Tag Archives: local authors

Caraval

I decided to join an online book club where, instead of reading the same book, we read the same genre or type of book, and start from there. To kick things off in January, we started with local authors. And after debating what book I wanted to buy (we were challenged to read something outside our usual style), I remembered that I had a book that fit the bill already at home. So I dug Caraval, by Stephanie Garber, out from the bottom of one of my TBR piles.

Sisters Scarlett and Donatella have always lived on the island of Trisda, and when their mother was there, things went well. But after their mother vanished, their father moved from protective to controlling and abusive. All the sisters want is the chance to experience life for themselves, and maybe a little magic.

Scarlett is soon to be married when she receives an invitation to Caraval, a magical game where players work to solve a mystery and win a prize. This year’s prize, a wish, could change the girls’ lives. Though Scarlett is more reserved and cautious, Donatella is impulsive, so despite the danger, the girls end up on the magical island hosting Caraval–only they are separated. Scarlett planned on staying only one night then hurrying home to be in time for her wedding, but this year’s game for some reason seems to revolve around the sisters, and Scarlett can’t go home without Donatella. But as she gets deeper into the game, Scarlett starts to wonder if she’ll get through the game with even her life.

Young Adult isn’t generally a genre I read. It’s hard to pinpoint why, exactly, the writing style just doesn’t appeal to me. It often feels a little trite and unreal. Caraval was a little different. Though the story felt a little Disney at times– love-at-first-sight kind of romance, inexhaustible source of optimism, knowing everything would work out fine in the end–it was a good story, unique in it’s twists and turns. When she begins the game, Scarlett is told not to believe anything, that everyone and everything is out to fool her. With this in mind, it keeps you guessing throughout the story, wondering if anyone is true, or if it’s all just lies and pretend.

However, while some twists were a little surprising, the style and genre gave a lot away, too. Without giving spoilers for what happens in the book, you just know that it’ll all work out in the end. Perhaps it was knowing that the plot of the story revolves around a magical game that made certain twists less than believable, in terms of permanence, or perhaps it was most the genre that gives me that sense, but it was a deterrent for me, as far as continuing on in the series. While I’m curious about a few things, I’m not chomping at the bit to go buy the rest of the series. And as long as I’m reading books I’m moderately interested in (instead of allowing myself to buy the shiny new books I’ve been drooling over this holiday season), I may as well make a dent in the hoard I’ve got at home.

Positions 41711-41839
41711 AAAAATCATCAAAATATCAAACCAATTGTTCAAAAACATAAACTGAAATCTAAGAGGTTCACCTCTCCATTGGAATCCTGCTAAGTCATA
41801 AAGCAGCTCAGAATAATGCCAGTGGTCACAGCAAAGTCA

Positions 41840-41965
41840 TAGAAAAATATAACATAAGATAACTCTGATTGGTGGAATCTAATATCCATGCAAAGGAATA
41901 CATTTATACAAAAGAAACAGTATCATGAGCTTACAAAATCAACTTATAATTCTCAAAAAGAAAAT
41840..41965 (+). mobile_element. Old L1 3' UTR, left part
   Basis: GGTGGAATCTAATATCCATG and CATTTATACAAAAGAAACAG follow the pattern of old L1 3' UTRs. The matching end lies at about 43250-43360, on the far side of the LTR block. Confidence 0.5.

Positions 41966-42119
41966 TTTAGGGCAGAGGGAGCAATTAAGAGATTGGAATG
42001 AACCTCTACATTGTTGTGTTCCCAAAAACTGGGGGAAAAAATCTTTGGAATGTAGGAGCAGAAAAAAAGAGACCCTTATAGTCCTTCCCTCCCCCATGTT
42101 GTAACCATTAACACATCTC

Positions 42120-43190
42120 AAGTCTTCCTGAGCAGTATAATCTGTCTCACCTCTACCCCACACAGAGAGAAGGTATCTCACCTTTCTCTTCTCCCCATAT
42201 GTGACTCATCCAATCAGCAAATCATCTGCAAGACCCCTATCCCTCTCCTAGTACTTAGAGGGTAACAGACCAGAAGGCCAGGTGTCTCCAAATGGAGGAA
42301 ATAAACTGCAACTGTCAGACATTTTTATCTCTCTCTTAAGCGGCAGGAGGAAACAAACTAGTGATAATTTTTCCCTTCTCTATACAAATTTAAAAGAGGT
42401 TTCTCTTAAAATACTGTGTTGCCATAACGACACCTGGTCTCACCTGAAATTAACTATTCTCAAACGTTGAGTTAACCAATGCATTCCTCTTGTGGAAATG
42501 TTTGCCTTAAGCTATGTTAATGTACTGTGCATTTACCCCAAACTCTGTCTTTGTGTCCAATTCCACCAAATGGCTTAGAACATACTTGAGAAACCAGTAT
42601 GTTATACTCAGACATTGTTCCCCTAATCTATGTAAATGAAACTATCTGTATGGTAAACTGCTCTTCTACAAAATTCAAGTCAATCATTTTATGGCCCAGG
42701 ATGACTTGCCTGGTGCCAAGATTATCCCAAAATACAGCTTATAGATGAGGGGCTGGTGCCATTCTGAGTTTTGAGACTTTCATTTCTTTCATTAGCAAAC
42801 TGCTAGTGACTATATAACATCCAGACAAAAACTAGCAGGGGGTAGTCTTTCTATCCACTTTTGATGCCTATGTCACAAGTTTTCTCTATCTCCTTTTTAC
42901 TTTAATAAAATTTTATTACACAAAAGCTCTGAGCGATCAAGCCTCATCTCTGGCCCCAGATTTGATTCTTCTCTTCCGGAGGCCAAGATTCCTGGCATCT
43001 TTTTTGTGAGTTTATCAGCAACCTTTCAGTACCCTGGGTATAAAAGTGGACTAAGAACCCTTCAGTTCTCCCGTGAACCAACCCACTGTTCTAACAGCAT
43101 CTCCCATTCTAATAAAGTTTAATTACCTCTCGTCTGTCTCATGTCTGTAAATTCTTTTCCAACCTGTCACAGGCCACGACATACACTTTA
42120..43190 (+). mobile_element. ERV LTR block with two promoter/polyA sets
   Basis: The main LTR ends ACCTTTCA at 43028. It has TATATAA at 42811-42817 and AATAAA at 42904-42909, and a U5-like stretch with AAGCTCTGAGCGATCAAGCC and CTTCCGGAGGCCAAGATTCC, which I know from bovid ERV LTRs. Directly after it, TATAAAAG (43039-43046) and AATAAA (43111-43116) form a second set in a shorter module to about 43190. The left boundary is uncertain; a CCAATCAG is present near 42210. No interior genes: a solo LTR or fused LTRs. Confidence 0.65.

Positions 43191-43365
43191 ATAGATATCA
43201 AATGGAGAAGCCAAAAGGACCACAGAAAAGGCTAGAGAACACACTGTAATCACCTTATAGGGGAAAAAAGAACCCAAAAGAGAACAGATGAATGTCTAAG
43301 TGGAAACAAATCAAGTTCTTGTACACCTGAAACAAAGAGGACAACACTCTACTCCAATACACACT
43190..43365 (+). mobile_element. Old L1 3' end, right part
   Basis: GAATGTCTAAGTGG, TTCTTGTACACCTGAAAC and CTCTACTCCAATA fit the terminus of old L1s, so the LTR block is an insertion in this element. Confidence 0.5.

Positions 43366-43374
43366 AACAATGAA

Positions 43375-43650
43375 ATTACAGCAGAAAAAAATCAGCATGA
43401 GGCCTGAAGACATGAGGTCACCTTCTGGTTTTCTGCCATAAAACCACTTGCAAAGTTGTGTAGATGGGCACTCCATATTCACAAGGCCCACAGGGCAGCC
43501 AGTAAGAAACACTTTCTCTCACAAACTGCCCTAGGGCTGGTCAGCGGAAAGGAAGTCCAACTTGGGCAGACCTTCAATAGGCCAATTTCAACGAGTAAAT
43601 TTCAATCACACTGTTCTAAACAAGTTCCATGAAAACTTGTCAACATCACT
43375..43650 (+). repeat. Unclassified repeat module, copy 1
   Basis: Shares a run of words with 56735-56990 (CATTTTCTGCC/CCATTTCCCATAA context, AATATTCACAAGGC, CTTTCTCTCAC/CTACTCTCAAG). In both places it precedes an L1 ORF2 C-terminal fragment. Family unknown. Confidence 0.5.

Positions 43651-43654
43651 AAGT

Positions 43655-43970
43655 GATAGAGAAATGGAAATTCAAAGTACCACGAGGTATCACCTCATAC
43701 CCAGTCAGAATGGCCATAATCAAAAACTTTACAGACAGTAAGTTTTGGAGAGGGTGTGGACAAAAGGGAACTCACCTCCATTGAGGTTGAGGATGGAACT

The Mourning Hours

I’ve been aware of Paula Treick DeBoard for a while, as she’s a local author in our area, but I’d never tried her books. When some of my used book scavenging gave me the opportunity to read some of her work, I quickly realized I should have started much sooner.

Kirsten Hammarstrom was just a kid when her quiet Wisconsin life was turned upside down. Her brother was the star athlete of the town, but when his girlfriend disappears, and he’s the last person to have seen her, the small town turns against the whole family. Kirsten tries hard to believe the story her brother offers for what happened that night, but a niggling voice inside suggests otherwise. Years later, another tragedy brings the splintered family back together, and the truth finally comes out, giving them all a chance to heal.

I started this book before bed one night, and had trouble putting it down. By the next night, I had less than 50 pages left (and I was not keen on leaving it until the next day, but, responsibility…). It was a fast read, written from a young girl’s viewpoint, capturing the naivety and innocence of a kid trying to make sense of what she’s seen and heard, and trying to come to terms with the sense of betrayal that comes with her conclusion.

The first of her novels, DeBoard proves herself a master at weaving a suspenseful story, full of characters that feel real. The choices the family makes are ones that readers can understand and relate to.

The Mourning Hours is a well written book, keeping readers engaged right up until the very end. I’m glad I have a second of DeBoard’s books to start on soon.